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Steven Derry, AP
This photo taken Feb. 8, 2010 shows the sky turning color as the sunrise is seen from atop Mount Sinai in Egypt.

Literally central to the worship and organization of the wandering camp of Israel in the wilderness of Sinai was what the King James Bible calls “the tabernacle of the congregation.” (The Jewish Publication Society translation terms it “the tent of meeting.”)

According to Numbers 2:2-33; 3:21-38, the tribes of Judah, Issachar and Zebulon were to pitch their tents to the tabernacle’s east. The tribes of Reuben, Simeon and Gad were to camp to its south; Ephraim, Manasseh and Benjamin to the west; and Dan, Asher and Naphtali to the north.

The Levites, specially tasked with priestly service, were to camp immediately around the tabernacle, on all sides, at the very center of the overall encampment.

Sometimes, though, and perhaps particularly when the Lord was displeased with Israel, the tabernacle was pitched some distance outside the camp (see, for example, Exodus 33:4-7).

It’s difficult to imagine that such specific and detailed instructions involve no symbolism or meaning, and the most obvious interpretation of the idealized camp layout given in Numbers is that it represents the centrality of God and his worship in the life of Israel.

Known in the Hebrew Bible as the “mishkan,” the “residence” or “dwelling place,” the tabernacle was essentially a tent, larger and finer but otherwise not fundamentally different from those surrounding it. But, from the time of their exodus from Egypt through the conquest of Canaan (where the temple of Jerusalem eventually replaced it), it was also the portable earthly dwelling place of God among the Israelites.

According to Exodus 33:7-11, those who “sought the Lord” would go to the tabernacle, and it was there that “the Lord spake unto Moses face to face, as a man speaketh unto his friend.” The “cloudy pillar” that, traveling with them, represented God’s presence among the Israelites (see Exodus 13:21-22) and the warning boundary between divine and human “stood at the door of the tabernacle” during such encounters.

The term “mishkan” stems from the Hebrew verb “shakan,” which (like the related Arabic verb “sakana”) means “to settle,” “to inhabit” or “to dwell.” In early postbiblical Judaism another term arose, derived from the same verb: The word “shekina” (“settling,” “dwelling”) refers, specifically, to the dwelling or settling of God’s divine presence.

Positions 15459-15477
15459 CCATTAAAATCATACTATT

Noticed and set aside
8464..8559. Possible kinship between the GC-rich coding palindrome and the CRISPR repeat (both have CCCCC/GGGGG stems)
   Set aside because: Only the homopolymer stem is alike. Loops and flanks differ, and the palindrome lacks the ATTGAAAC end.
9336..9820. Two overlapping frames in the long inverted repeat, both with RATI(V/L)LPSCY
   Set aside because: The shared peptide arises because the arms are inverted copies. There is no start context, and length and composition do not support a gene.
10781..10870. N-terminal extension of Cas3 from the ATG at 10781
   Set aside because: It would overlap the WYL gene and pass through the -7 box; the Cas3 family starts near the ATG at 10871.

It’s very possible that the author of John’s gospel had in mind the concept of the “mishkan” among the children of Israel, and of the divine presence or “shekhina,” when he wrote his account, given at John 1:1-14, of the entry of the divine Word into our mortal world, of God taking upon himself a physical human body:

“And the Word was made flesh,” says John 1:14, “and dwelt among us.”

The term rendered here as “dwelt” is a form of the Greek verb “skeno’o” (pronounced roughly “skay-NO-o”), which means not only “to dwell” but, specifically, “to pitch a tent.” (We derive our English word “scene” from the Greek noun “skene” — pronounced “skay-NAY” — which means “tent.”) Thus, John 1:14 might well be translated as “the word was made flesh and tented among us.”

The likelihood of deliberate wordplay here in John’s gospel seems even higher when we note the resemblance in sound between the Hebrew root “sh-k-n” (and its even more obvious Arabic cognate “s-k-n”) and the quite unrelated Greek verb “skeno’o”).

John’s gospel seems to be telling us that, just as God — represented by the “tent of meeting” — dwelt amidst the wandering children of Israel in the desert of Sinai, God himself tented among us mortals when he took upon himself our flesh and walked with us.

Matthew 1:23 seems to make much the same point when it cites Isaiah 7:14: “Behold, a virgin shall be with child, and shall bring forth a son, and they shall call his name Emmanuel, which being interpreted is, God with us.”

“God with us.” God “tenting” in our midst, assuming a mortal “tabernacle” like ours. That is the radical, deeply revolutionary message of Christmas.

The Book of Mormon’s Alma, prophesying of Christ in the Americas nearly a century before the Savior’s birth, declared that “he shall be born of Mary, at Jerusalem which is the land of our forefathers, she being a virgin, a precious and chosen vessel, who shall be overshadowed and conceive by the power of the Holy Ghost, and bring forth a son, yea, even the Son of God.” Thus, said Alma, will begin “the time of his dwelling in his mortal tabernacle” (see Alma 7:8, 10).